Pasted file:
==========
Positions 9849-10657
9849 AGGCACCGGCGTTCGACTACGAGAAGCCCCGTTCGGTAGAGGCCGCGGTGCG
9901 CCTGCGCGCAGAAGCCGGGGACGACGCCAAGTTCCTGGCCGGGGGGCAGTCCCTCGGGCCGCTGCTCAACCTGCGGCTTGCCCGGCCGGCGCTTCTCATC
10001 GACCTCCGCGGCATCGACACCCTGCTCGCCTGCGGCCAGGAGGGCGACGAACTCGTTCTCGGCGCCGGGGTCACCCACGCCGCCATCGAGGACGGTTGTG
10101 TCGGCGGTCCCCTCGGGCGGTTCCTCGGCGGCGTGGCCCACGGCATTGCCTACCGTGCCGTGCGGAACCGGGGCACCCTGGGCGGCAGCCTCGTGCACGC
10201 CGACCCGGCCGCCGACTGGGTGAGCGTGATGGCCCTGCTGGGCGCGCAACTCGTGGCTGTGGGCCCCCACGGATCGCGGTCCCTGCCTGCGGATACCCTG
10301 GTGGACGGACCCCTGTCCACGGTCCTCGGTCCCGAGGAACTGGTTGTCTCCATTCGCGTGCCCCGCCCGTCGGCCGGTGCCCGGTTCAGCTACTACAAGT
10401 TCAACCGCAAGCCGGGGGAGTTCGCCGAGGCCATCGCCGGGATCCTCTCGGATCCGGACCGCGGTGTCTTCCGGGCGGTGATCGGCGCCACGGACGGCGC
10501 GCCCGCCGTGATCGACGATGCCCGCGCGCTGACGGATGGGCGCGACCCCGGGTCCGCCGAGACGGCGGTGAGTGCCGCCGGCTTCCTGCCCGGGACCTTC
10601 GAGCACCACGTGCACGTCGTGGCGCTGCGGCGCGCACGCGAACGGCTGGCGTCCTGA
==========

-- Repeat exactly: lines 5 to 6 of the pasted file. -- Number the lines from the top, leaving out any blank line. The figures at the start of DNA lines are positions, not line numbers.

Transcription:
10101 TCGGCGGTCCCCTCGGGCGGTTCCTCGGCGGCGTGGCCCACGGCATTGCCTACCGTGCCGTGCGGAACCGGGGCACCCTGGGCGGCAGCCTCGTGCACGC
10201 CGACCCGGCCGCCGACTGGGTGAGCGTGATGGCCCTGCTGGGCGCGCAACTCGTGGCTGTGGGCCCCCACGGATCGCGGTCCCTGCCTGCGGATACCCTG